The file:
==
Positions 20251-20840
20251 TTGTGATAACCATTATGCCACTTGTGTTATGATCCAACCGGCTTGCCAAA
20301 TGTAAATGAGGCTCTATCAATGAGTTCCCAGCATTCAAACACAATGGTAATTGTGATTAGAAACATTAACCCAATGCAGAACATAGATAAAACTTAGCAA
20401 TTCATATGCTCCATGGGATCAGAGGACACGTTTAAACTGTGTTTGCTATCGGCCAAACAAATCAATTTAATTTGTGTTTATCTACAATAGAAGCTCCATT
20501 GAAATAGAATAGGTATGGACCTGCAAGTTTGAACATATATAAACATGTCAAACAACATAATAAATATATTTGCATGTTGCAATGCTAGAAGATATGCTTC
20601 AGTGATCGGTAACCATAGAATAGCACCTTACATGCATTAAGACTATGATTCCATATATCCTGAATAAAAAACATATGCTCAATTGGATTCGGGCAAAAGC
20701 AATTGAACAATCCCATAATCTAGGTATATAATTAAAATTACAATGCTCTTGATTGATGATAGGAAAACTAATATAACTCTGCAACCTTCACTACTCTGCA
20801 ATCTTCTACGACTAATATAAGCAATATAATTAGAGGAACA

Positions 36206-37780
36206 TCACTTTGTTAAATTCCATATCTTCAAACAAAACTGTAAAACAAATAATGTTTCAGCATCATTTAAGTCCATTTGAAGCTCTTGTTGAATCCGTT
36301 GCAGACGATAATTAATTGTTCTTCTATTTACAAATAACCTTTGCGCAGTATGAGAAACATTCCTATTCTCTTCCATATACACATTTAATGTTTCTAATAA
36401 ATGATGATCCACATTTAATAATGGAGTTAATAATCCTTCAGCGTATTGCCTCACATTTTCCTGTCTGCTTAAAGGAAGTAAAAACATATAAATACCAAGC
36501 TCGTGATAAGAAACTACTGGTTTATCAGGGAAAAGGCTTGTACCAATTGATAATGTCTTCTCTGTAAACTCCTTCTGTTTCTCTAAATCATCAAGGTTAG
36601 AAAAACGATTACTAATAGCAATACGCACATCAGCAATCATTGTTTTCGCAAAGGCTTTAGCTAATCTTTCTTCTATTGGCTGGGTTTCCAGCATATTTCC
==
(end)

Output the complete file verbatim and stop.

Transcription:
Positions 20251-20840
20251 TTGTGATAACCATTATGCCACTTGTGTTATGATCCAACCGGCTTGCCAAA
20301 TGTAAATGAGGCTCTATCAATGAGTTCCCAGCATTCAAACACAATGGTAATTGTGATTAGAAACATTAACCCAATGCAGAACATAGATAAAACTTAGCAA
20401 TTCATATGCTCCATGGGATCAGAGGACACGTTTAAACTGTGTTTGCTATCGGCCAAACAAATCAATTTAATTTGTGTTTATCTACAATAGAAGCTCCATT
20501 GAAATAGAATAGGTATGGACCTGCAAGTTTGAACATATATAAACATGTCAAACAACATAATAAATATATTTGCATGTTGCAATGCTAGAAGATATGCTTC
20601 AGTGATCGGTAACCATAGAATAGCACCTTACATGCATTAAGACTATGATTCCATATATCCTGAATAAAAAACATATGCTCAATTGGATTCGGGCAAAAGC
20701 AATTGAACAATCCCATAATCTAGGTATATAATTAAAATTACAATGCTCTTGATTGATGATAGGAAAACTAATATAACTCTGCAACCTTCACTACTCTGCA
20801 ATCTTCTACGACTAATATAAGCAATATAATTAGAGGAACA

Positions 36206-37780
36206 TCACTTTGTTAAATTCCATATCTTCAAACAAAACTGTAAAACAAATAATGTTTCAGCATCATTTAAGTCCATTTGAAGCTCTTGTTGAATCCGTT
36301 GCAGACGATAATTAATTGTTCTTCTATTTACAAATAACCTTTGCGCAGTATGAGAAACATTCCTATTCTCTTCCATATACACATTTAATGTTTCTAATAA
36401 ATGATGATCCACATTTAATAATGGAGTTAATAATCCTTCAGCGTATTGCCTCACATTTTCCTGTCTGCTTAAAGGAAGTAAAAACATATAAATACCAAGC
36501 TCGTGATAAGAAACTACTGGTTTATCAGGGAAAAGGCTTGTACCAATTGATAATGTCTTCTCTGTAAACTCCTTCTGTTTCTCTAAATCATCAAGGTTAG
36601 AAAAACGATTACTAATAGCAATACGCACATCAGCAATCATTGTTTTCGCAAAGGCTTTAGCTAATCTTTCTTCTATTGGCTGGGTTTCCAGCATATTTCC